Okowa’s Call For Economic Diversification

Recently at a dinner he held for members of the Presidential
Economic Diversification Initiative Team in Asaba, Delta
State Governor, Senator Ifeanyi Okowa, called for the effective
diversification of the nation’s. He said that the necessity for the effective
diversification had been made more apt and poignant by the persisting
recession that has harmed Nigeria’s foreign exchange earnings and
jeopardised the capacity of groups, organisations, institutions and
individuals to meet some of their otherwise vital obligations and
commitments.
We agree with the governor on the strategic import of his call. For
one, the call is significant on account of its timeliness. In the light of
the crushing effects of recession on the financial virility of individuals,
groups and corporate establishments, the call by Governor Okowa
could not have been more timely. In this sense, it is appropriate that,
against the backdrop of the recession and its huge horrible effects on
disposable income of all and sundry, the search for an effective end
to the economic downturn is begun in earnest not only to abate the
current incident, but also to avoid a repeat, both in the medium and
the long terms.
Okowa’s call is equally apt in the light of the special audience it
targeted the Presidential Economic Diversification Initiative Team.
Coming from the helmsman of a strategic state as Delta and targeted
at the privileged committee members, the call reinforces the essence
of the committee’s visit and the import of their critical assignment.
In one other way, too, the governor’s call is equally apt, coming from
a man who, since his inauguration into office on May 29, 2015, has
spared no efforts in the proactive pursuit of an economic diversification
strategy. It is instructive to recall, here, for instance, that, in its
dogged pursuit of this goal, the Okowa administration has not only
re-kitted the state ‘s six technical colleges to resolve the syndrome
of skill deficiency in school products that has largely accounted for
unemployment among them, but has also remodelled the public
vocational skills centres across the state for more effective exercise
of their mandate and established a comprehensive Job Creation Office
that has now trained thousands of youths in sundry fields of agriculture
and other skill genres.
The administration has also significantly supported farmers to
expand their holdings with cash, technical skills and other inputs and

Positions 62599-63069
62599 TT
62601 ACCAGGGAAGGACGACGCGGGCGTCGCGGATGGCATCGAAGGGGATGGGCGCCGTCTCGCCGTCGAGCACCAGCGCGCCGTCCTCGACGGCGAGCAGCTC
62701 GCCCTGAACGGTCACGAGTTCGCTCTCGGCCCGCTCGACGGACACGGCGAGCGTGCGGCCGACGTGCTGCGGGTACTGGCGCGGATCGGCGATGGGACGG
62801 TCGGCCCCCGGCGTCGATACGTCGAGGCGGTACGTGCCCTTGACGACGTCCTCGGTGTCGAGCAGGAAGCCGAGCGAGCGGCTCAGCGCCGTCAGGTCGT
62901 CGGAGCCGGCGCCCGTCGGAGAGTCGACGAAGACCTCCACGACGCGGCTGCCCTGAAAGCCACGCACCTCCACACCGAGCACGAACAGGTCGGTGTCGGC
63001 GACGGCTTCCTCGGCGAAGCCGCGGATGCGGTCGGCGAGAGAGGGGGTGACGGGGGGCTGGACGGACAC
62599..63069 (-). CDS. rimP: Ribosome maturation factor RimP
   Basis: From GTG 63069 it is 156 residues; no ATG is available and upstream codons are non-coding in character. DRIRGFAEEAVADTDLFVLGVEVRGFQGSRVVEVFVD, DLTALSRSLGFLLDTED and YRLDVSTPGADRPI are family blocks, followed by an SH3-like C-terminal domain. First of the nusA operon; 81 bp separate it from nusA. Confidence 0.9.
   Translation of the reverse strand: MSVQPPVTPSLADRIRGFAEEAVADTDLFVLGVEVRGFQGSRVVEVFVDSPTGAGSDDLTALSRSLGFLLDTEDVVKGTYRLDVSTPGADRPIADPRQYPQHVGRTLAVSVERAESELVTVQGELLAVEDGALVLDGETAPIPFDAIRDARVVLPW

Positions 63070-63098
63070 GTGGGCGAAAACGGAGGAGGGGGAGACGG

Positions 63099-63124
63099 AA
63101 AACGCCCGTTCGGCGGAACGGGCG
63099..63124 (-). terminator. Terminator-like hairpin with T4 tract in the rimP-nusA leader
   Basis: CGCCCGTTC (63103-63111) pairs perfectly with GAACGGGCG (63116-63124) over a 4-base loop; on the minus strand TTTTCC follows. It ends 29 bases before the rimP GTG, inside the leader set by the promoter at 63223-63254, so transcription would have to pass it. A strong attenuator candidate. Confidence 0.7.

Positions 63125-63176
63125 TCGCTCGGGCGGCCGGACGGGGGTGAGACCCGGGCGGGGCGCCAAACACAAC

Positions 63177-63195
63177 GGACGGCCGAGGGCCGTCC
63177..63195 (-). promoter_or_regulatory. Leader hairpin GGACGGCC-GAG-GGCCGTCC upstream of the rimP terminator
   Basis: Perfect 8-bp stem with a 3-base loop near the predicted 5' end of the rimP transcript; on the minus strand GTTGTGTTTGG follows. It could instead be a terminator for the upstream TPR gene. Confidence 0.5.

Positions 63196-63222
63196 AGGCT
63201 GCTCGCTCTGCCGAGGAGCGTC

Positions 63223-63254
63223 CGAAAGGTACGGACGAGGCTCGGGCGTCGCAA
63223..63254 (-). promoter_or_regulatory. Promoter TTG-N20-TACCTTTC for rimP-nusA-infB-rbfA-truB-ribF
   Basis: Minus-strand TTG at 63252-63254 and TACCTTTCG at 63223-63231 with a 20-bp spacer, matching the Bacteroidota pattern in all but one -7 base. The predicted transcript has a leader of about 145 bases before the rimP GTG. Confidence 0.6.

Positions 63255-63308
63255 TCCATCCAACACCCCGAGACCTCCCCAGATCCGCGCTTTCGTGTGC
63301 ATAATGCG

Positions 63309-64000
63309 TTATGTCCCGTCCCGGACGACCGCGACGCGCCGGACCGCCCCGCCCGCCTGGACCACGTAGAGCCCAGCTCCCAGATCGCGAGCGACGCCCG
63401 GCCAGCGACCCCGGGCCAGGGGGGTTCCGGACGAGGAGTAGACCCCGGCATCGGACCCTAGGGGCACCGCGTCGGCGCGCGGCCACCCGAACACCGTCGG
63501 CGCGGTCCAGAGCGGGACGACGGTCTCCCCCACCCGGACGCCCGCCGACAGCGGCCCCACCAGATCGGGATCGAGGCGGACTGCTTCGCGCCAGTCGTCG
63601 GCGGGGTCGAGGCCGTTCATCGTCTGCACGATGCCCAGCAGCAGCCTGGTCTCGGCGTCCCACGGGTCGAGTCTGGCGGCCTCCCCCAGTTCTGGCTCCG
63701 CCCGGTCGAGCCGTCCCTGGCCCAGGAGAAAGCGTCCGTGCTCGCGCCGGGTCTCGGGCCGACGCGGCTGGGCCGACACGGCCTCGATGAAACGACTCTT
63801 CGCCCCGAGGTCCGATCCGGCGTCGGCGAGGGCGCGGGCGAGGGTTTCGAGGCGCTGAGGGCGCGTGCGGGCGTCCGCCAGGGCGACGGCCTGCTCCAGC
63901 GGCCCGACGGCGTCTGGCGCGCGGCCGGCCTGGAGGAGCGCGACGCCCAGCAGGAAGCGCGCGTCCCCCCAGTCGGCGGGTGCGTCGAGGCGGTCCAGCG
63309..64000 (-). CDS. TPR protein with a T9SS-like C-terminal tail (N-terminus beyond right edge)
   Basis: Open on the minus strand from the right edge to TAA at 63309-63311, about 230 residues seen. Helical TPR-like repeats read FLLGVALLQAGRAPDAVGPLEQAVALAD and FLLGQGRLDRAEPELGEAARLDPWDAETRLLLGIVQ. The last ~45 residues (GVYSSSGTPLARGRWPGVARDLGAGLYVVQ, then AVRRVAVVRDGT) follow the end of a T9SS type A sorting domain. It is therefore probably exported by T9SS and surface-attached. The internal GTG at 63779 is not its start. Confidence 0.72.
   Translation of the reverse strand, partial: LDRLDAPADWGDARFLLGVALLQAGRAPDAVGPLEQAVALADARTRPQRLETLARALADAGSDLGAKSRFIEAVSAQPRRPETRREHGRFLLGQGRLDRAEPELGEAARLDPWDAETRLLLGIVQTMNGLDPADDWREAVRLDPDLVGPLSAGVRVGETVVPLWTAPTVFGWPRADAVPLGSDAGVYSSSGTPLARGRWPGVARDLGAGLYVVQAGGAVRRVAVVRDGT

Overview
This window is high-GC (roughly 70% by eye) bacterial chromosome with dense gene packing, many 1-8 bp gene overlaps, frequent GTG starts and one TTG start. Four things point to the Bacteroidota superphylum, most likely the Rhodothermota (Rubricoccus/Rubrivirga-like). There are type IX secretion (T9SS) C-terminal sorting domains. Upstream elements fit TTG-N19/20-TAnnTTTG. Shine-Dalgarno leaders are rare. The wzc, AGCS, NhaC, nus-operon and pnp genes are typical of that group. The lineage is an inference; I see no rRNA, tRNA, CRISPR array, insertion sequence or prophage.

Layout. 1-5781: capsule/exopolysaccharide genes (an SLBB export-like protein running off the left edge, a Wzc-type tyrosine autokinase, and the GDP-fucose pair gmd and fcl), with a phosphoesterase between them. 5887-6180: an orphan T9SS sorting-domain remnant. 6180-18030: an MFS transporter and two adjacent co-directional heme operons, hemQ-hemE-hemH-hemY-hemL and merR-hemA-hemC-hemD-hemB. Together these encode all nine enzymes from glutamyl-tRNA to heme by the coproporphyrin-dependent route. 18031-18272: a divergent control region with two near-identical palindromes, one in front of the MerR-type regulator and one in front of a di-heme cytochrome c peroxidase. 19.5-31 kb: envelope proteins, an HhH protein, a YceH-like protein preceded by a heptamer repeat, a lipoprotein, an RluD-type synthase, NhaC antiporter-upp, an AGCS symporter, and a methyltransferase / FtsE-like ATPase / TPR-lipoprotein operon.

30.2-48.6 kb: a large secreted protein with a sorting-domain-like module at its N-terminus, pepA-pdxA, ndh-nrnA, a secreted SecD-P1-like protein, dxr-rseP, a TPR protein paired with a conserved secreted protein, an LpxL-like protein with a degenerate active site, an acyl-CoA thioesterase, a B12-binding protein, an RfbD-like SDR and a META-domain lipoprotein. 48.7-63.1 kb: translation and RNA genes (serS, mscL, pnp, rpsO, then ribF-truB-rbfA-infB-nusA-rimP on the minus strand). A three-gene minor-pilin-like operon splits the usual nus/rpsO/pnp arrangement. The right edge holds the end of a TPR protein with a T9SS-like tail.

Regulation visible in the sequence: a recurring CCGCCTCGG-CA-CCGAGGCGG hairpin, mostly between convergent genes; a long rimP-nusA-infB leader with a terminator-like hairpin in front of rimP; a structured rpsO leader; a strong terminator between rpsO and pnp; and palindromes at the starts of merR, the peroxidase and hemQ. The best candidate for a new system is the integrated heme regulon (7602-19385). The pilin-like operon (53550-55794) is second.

created the enabling environment for the sprouting and flourish of
many new holdings, including the Okowa Fish Farmers and Okowa
House To House Cooperative Society that is now into active commercial
rice farming in and around Ugiliamai.
Evidently, the effective diversification of the economy, such as
advocated by Governor Okowa, has many beneficial effects. Aside of
ending Nigeria’s romance with the poor tradition of a monoculture
economy which runs on the wheels of a turbulent commodity as crude
oil, it could also recreate agriculture, which is strategic for its capacity
for food supplies, wealth and job creation as well feeding industries
with required raw materials.
Outside of agriculture, effective diversification in strategic areas as
the steel sector and engineering and the sciences can also, aside of
creating jobs and wealth, help the cause of the country’s technological
advancement, which clear lack, evidently, has largely been at the heart
Of factors responsible for Nigeria’s low overall development.
The diversification of the economy, aside all else, can also help in
the more efficient harnessing of the many natural resources, the still
mysterious neglect of which has been part of Nigeria’s economic
Achilles heels. For instance, the more effective harnessing of the
country’s huge gas reserves, will not only earn the country more
money and create more jobs, but will equally help end the shameful
flaring of the resource and end the infamy which Nigeria has acquired
on that account.
Ending gas flaring, will, in addition, trigger the health benefits
associated with the cessation of the huge potential which it has on
predisposing people in its proximate areas to health challenges arising
from dangerous gases, including Lead and sulphur, both of which
exist in natural gas and are regularly cited in carcinogenic health
situations.
Beyond all else, meaningful economic diversification can help attain a
higher level of social and political stability in the country by significantly
whittling the tempo of social and psychological angst which an unstable
economy can trigger and sustain in the population.
The time to begin the meaningful search for a truly wholesome
economy through effective and sustainable diversification is now.
Okowa’s timely advice should be the wakeup call in this respect. This
is our concviction.
BOSAH